Prepare the Soil; Wait for Sunshine

Isaiah 55:1-9, 1 Corinthians 10:1-13, Luke 13:1-9

Micah Bales

One of the biggest reasons that people reject religious faith is this simple question: “Why would a loving God allow terrible things happen to good people?”

It’s a tough question to answer. Maybe an impossible one. Yet from the beginning of recorded history, people have been trying to resolve this tension. How is it possible to believe we live in an ordered, meaningful universe when every day we are witness to suffering, environmental destruction, injustice, and war?

Probably the most common response to this question has been this: Bad things happen to people who have done wrong. Good people are blessed with health, wealth, and long life. Those who do evil are punished – if not them personally, then their children. Everyone gets what they deserve in the end, even if it takes a generation or two to sort itself out.

This idea of cosmic justice is pervasive throughout the Bible, especially in the Old Testament. It is an enduring image of how the universe works. It appeals to the human mind by providing us with a sense of order and control over our lives. If we want to be blessed, we should act with justice and fear God. If we sin against God, we’re in for serious trouble.

This was the logic of Job’s friends, who counseled him after he lost all of his wealth, his children, and his health. Clearly Job had done some sort of evil to bring this misfortune on himself. If he would simply turn from his wrongdoing and honor God, he would be blessed.

But Job knew that he hadn’t done anything to deserve his suffering. He had been upright and loving all of his life, caring for those around him and honoring God. The suffering and loss he was experiencing was an unexplainable tragedy – one so intense that even the God-fearing Job was inspired to demand that God come and explain himself!

The common wisdom of cause and effect breaks down in the face of tragedy and horror. How do we explain it when we face unjust treatment, suffering, oppression? How can we embrace the idea of a God who allows terror and violence to befall the innocent?

What sin did the children of Newtown, Connecticut commit to be massacred in their school? What evil act caused people in Kansas to be gunned down by a co-worker this week? What did so many of our African American brothers and sisters do to deserve the generations of brutality they’ve experienced at the hands of police? In the face of this kind of evil, our faith in a loving, all-powerful God just doesn’t seem to add up.

There are several ways to make sense of why bad things happen to good people:

One is to blame the victim. If we can imagine that those who are suffering brought it on themselves, then we no longer have to wrestle with questions of justice. Quite the opposite; it’s just bad people getting what was coming to them. We see this all the time when we’re told that those living in poverty are only poor because they’re lazy, or shrug at the deportation of immigrant families, saying that they shouldn’t have broken the law in the first place. It’s easier to blame those who are being crushed by the system than it is to question the structures that perpetuate suffering.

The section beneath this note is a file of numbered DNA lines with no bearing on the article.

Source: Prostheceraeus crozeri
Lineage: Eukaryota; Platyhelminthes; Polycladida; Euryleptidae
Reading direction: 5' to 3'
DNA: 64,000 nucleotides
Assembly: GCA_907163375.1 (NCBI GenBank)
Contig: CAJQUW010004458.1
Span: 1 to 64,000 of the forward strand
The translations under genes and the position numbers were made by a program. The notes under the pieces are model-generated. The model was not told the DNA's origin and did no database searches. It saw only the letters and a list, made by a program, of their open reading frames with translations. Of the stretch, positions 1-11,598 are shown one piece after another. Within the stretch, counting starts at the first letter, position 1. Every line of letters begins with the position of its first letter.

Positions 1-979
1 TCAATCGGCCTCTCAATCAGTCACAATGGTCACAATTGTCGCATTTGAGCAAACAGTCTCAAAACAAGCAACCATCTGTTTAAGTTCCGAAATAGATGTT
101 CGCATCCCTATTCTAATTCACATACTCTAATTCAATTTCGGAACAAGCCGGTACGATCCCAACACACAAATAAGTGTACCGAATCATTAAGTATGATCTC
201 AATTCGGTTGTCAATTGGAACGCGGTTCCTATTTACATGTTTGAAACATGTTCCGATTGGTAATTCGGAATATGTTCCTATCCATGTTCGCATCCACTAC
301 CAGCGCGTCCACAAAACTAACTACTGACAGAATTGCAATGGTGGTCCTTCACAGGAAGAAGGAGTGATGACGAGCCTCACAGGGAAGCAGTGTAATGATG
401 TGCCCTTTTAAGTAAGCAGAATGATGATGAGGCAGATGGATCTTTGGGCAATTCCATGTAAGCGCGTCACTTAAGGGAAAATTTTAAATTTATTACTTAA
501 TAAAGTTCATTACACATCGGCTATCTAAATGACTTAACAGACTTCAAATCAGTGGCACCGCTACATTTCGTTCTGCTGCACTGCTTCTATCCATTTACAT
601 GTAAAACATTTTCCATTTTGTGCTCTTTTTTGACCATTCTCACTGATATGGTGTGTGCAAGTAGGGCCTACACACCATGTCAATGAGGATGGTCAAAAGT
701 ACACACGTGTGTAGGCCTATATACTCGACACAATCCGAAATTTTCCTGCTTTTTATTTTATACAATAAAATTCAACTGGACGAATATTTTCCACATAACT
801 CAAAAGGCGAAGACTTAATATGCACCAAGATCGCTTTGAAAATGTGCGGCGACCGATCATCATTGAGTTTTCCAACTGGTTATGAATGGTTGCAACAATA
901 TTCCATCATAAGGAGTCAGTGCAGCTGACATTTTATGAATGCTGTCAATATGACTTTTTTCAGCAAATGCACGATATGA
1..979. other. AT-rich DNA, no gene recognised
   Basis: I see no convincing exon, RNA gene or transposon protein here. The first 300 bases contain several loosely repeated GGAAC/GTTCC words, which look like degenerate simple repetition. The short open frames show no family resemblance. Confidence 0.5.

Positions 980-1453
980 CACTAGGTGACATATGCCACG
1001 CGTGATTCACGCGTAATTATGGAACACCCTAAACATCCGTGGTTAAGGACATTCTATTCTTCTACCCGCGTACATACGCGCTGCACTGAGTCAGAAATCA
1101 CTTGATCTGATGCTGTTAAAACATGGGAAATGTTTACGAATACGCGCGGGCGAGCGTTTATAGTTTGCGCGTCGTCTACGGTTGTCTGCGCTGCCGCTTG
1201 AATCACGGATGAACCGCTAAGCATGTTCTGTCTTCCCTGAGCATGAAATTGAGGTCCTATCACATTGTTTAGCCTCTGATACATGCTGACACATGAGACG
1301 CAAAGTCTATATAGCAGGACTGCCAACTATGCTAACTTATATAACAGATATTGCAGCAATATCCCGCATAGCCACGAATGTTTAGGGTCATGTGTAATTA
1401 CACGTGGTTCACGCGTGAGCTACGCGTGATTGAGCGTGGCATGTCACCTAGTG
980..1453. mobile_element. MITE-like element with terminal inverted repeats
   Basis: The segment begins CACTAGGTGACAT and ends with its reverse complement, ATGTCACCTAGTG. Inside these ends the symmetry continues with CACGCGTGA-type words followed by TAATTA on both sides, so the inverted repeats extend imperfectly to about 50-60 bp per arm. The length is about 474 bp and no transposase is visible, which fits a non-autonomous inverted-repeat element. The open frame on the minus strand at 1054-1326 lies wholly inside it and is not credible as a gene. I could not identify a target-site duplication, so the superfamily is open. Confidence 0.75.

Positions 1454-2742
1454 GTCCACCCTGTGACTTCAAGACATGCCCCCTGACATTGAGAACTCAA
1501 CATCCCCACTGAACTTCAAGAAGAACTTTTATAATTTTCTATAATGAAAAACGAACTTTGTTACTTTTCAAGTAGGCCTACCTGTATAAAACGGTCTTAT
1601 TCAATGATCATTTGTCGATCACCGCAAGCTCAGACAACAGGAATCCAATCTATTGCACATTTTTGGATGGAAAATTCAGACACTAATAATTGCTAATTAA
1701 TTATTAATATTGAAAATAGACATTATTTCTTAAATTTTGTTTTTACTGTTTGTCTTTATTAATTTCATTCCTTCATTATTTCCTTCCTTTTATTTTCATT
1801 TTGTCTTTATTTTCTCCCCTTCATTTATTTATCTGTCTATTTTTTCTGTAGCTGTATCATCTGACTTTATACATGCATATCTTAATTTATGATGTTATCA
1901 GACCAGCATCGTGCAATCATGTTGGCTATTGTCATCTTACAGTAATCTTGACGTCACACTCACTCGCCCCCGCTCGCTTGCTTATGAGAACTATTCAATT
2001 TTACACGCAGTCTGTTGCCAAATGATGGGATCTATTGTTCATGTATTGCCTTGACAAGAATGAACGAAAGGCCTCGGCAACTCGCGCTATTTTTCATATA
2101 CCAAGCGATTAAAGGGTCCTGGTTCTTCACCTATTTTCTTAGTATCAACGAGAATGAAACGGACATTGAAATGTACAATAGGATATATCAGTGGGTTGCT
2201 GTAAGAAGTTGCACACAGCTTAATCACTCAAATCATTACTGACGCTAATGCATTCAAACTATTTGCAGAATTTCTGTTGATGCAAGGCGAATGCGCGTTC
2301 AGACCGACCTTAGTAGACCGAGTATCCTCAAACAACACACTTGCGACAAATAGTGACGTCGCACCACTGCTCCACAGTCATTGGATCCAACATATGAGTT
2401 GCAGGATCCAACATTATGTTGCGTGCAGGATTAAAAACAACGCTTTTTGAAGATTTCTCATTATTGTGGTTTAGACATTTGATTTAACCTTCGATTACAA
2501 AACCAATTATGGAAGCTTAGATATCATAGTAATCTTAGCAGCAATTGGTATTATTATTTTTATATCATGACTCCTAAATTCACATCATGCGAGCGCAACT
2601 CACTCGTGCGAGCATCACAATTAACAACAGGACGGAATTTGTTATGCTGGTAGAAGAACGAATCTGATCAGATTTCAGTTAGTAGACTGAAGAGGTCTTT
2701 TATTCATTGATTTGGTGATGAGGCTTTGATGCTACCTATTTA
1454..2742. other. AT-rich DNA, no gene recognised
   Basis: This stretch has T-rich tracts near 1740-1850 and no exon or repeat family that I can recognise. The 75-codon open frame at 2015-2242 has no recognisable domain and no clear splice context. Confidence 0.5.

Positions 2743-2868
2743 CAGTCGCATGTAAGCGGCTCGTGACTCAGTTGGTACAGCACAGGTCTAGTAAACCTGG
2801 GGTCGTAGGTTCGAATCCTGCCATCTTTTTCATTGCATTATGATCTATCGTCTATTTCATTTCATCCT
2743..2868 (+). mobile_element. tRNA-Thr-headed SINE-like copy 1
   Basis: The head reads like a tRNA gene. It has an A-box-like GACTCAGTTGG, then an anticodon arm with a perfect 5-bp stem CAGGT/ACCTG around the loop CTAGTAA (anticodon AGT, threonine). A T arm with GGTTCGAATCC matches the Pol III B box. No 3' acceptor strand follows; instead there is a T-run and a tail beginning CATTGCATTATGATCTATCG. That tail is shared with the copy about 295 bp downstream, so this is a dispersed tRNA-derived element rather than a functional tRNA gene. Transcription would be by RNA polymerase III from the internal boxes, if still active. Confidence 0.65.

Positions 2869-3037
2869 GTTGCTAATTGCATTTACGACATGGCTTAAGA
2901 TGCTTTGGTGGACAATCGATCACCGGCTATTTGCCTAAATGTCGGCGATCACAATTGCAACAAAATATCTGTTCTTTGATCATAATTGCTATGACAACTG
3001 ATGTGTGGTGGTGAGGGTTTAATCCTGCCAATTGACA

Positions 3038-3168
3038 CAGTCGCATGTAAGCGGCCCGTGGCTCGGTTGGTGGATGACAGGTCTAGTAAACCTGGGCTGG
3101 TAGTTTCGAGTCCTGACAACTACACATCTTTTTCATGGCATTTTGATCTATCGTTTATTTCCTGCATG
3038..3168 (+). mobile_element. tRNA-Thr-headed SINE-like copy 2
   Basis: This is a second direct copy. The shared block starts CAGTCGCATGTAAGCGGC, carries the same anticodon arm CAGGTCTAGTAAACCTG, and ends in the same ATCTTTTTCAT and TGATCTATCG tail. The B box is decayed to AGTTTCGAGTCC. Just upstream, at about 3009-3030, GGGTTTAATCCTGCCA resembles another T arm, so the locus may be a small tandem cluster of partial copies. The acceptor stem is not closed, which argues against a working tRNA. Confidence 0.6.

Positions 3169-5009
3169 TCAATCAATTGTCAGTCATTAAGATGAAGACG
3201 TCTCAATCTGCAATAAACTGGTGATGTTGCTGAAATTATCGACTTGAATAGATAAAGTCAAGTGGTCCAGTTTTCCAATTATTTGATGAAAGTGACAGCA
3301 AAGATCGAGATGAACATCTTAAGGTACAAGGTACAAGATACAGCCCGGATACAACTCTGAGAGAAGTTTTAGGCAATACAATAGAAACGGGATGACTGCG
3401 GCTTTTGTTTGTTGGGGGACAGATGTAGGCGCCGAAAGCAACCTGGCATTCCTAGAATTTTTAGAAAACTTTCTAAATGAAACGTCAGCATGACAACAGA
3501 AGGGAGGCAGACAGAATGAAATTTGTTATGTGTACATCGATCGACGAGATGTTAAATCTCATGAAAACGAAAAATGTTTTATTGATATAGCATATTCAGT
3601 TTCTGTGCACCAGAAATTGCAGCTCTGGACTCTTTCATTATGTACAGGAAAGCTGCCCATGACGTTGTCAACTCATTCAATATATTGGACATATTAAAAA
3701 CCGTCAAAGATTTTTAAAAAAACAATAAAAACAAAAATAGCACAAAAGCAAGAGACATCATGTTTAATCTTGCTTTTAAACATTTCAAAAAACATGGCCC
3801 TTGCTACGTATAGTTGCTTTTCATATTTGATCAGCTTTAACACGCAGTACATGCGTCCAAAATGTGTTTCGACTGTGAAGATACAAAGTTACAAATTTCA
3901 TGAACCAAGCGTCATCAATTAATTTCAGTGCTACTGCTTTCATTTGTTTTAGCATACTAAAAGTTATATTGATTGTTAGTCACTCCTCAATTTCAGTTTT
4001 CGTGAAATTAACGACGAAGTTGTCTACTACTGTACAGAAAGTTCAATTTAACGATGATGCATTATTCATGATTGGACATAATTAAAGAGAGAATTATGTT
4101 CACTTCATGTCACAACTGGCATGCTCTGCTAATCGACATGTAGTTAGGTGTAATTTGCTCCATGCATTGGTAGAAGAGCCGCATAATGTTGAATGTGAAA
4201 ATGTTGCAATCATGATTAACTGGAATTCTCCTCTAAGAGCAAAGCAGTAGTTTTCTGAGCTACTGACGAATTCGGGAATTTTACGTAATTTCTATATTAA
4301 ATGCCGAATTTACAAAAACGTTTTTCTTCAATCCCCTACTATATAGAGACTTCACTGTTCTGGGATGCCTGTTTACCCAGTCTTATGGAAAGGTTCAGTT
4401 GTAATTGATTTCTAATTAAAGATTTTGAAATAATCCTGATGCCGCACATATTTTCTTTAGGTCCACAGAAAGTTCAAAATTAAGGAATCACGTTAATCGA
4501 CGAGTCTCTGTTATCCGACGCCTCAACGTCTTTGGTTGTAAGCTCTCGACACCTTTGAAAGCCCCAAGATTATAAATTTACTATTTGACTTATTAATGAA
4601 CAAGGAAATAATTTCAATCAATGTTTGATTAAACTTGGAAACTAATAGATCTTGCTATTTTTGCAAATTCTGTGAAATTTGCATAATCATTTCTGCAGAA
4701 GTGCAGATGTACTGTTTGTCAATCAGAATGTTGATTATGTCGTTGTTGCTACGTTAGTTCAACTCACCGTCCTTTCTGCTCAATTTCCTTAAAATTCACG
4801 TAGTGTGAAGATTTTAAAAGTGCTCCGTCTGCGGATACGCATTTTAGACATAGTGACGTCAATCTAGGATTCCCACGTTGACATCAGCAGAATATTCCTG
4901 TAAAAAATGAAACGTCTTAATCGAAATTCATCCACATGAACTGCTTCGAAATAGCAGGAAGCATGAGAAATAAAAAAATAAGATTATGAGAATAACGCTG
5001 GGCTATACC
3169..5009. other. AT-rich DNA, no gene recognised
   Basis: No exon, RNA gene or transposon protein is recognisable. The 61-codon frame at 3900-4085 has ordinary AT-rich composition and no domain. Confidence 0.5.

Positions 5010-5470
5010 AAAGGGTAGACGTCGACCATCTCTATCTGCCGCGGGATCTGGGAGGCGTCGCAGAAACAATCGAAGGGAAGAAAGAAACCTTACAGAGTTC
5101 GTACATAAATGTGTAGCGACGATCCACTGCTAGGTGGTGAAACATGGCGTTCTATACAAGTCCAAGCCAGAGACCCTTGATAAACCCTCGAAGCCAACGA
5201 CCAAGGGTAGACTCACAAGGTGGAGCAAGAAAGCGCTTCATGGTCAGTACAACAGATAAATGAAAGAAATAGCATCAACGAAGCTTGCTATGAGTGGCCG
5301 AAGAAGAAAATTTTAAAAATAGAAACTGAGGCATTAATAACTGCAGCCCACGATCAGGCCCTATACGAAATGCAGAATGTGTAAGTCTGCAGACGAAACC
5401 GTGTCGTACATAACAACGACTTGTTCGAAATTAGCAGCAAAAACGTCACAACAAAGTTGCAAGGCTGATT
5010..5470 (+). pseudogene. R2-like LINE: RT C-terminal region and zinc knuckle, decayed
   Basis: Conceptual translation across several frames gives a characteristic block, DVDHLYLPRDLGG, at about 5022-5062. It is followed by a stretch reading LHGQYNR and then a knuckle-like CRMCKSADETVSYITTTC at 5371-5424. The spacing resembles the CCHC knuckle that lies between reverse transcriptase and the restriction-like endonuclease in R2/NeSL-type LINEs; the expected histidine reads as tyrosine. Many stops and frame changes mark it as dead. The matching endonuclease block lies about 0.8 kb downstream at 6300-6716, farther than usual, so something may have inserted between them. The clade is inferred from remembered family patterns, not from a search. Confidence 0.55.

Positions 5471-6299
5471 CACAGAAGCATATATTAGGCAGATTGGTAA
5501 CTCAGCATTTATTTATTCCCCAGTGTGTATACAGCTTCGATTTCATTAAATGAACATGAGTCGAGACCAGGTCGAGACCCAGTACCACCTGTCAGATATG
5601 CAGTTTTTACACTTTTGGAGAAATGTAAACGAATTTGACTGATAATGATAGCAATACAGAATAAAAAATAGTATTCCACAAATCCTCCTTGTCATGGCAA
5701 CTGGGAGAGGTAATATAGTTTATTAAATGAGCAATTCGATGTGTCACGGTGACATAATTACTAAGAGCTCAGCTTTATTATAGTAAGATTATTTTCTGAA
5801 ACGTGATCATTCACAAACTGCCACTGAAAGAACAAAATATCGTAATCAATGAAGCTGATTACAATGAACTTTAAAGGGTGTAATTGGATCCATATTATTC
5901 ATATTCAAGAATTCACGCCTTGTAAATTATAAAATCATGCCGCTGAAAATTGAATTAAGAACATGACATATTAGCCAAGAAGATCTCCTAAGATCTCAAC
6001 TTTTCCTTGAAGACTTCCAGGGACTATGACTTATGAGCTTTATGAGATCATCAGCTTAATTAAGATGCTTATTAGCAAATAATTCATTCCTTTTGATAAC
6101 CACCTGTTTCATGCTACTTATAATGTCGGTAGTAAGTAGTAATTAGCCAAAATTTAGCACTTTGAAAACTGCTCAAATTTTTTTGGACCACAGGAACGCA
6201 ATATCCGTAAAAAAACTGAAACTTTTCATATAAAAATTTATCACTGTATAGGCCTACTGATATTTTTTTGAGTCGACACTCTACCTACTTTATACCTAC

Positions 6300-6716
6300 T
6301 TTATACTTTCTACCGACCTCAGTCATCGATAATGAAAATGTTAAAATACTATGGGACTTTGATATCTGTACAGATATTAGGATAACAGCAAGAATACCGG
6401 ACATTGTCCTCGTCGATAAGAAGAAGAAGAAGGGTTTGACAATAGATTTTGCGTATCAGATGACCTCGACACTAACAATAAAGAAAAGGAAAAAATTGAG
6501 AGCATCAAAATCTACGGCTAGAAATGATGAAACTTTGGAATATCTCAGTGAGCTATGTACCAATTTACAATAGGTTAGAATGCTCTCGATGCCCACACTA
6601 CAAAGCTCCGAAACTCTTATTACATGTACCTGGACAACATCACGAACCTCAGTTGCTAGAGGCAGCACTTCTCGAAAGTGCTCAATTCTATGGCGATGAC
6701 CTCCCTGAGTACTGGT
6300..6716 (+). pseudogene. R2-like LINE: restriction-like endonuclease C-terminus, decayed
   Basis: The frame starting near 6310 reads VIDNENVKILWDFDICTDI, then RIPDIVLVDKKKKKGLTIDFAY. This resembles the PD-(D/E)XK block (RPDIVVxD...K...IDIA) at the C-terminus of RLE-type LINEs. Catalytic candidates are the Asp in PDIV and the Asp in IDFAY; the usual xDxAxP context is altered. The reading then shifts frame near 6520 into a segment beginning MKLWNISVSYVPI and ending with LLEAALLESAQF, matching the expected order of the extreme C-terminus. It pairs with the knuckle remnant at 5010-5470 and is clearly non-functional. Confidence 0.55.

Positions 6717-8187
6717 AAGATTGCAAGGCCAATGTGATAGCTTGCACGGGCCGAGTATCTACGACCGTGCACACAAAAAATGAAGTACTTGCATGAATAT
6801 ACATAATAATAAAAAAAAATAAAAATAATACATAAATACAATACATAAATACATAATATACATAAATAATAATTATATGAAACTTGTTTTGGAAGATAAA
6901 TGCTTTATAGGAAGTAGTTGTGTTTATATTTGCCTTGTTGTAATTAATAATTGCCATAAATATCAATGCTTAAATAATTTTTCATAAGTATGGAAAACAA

Another way to explain suffering is to blame the perpetrator, assuming there is one. We can chalk up mass shootings to the inhuman evil of the gunmen. Police brutality can be reduced to “a few bad cops”, rather than an indictment of American racism in action. By scape-goating the perpetrator, we can absolve ourselves of any responsibility.

Finally, there’s the tried-and-true method of blaming God himself. If God is all-loving and all-powerful, shouldn’t he prevent racism, war, genocide, and economic oppression? This is probably the single most convincing argument for modern-day atheists. Regardless of any superficial appeals to “reason” and “science”, at the heart of most atheism is an inability to answer the question, “Why does horrible, unthinkable evil befall the innocent?”

In the gospel reading today, Jesus tackles this question head on. Yet, he does not resort to any of the three usual answers that people give to explain the existence of evil in the world. He doesn’t blame the individual victims of injustice. He doesn’t blame the perpetrators of evil. And he doesn’t blame God.

What Jesus does do is to turn conventional wisdom on its head. He denies the common assumption that misfortune is caused by individual sin, while the righteous are blessed with health and wealth. Instead, Jesus lays the responsibility for horror and injustice on all of us. We are all participants in a society that perpetuates evil. Though we are tempted to blame it on others – or even on God! – Jesus calls us to this simple truth: We all carry within ourselves the seeds of violence, oppression, and injustice.

Fortunately, that’s not the end of the story. Jesus’ stern words of judgment are accompanied by encouragement. There is hope for change. We can find it when we are willing to embrace a total turnaround of our perspective and way of living. A total change in thought and action, from darkness to light. Jesus called that “repentance.”

Repentance isn’t easy. It’s not about saying you’re sorry for your sins and then going about your life as normal. It’s not about “sins” at all, in fact. True repentance is only possible with a radical shift in behavior and mindset. Most of the time, most of us aren’t willing to go there. Yet Jesus warns us that our refusal to change will result in destruction for ourselves and our society. If we are unwilling to take responsibility for the way our actions impact others, we will be subject to God’s judgment.